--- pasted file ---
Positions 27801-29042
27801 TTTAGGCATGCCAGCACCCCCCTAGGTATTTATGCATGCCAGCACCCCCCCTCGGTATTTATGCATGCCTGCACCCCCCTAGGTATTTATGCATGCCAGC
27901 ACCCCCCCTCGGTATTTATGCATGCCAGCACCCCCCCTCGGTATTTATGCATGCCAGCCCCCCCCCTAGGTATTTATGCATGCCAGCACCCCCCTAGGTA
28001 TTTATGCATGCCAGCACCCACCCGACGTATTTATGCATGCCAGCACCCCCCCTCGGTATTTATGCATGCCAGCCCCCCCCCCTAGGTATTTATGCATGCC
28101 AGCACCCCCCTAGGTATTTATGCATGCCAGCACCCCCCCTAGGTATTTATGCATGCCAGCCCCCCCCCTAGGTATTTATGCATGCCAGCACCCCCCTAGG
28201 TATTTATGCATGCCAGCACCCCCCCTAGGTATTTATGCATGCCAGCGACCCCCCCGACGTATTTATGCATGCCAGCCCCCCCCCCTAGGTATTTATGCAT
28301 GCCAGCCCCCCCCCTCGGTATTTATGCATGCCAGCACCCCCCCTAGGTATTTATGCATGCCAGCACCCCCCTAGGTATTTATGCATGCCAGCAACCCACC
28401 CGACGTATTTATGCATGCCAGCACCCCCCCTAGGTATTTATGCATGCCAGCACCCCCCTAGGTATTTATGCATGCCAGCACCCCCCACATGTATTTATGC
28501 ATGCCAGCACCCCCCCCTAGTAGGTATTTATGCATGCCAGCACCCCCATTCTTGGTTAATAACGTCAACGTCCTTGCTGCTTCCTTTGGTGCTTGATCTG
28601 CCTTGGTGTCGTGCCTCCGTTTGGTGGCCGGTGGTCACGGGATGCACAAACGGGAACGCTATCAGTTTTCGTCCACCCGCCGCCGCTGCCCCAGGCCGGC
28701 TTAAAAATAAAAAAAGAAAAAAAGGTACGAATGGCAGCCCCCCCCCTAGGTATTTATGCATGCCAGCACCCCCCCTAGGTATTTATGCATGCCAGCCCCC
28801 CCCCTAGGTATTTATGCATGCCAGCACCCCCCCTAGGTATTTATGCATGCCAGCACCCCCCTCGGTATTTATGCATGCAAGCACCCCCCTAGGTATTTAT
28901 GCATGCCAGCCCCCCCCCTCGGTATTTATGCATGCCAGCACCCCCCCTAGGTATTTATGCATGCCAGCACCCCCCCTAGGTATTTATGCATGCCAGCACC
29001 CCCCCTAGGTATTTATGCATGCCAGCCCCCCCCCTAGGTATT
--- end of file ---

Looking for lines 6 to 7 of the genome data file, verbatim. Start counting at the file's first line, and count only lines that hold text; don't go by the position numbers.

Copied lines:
28201 TATTTATGCATGCCAGCACCCCCCCTAGGTATTTATGCATGCCAGCGACCCCCCCGACGTATTTATGCATGCCAGCCCCCCCCCCTAGGTATTTATGCAT
28301 GCCAGCCCCCCCCCTCGGTATTTATGCATGCCAGCACCCCCCCTAGGTATTTATGCATGCCAGCACCCCCCTAGGTATTTATGCATGCCAGCAACCCACC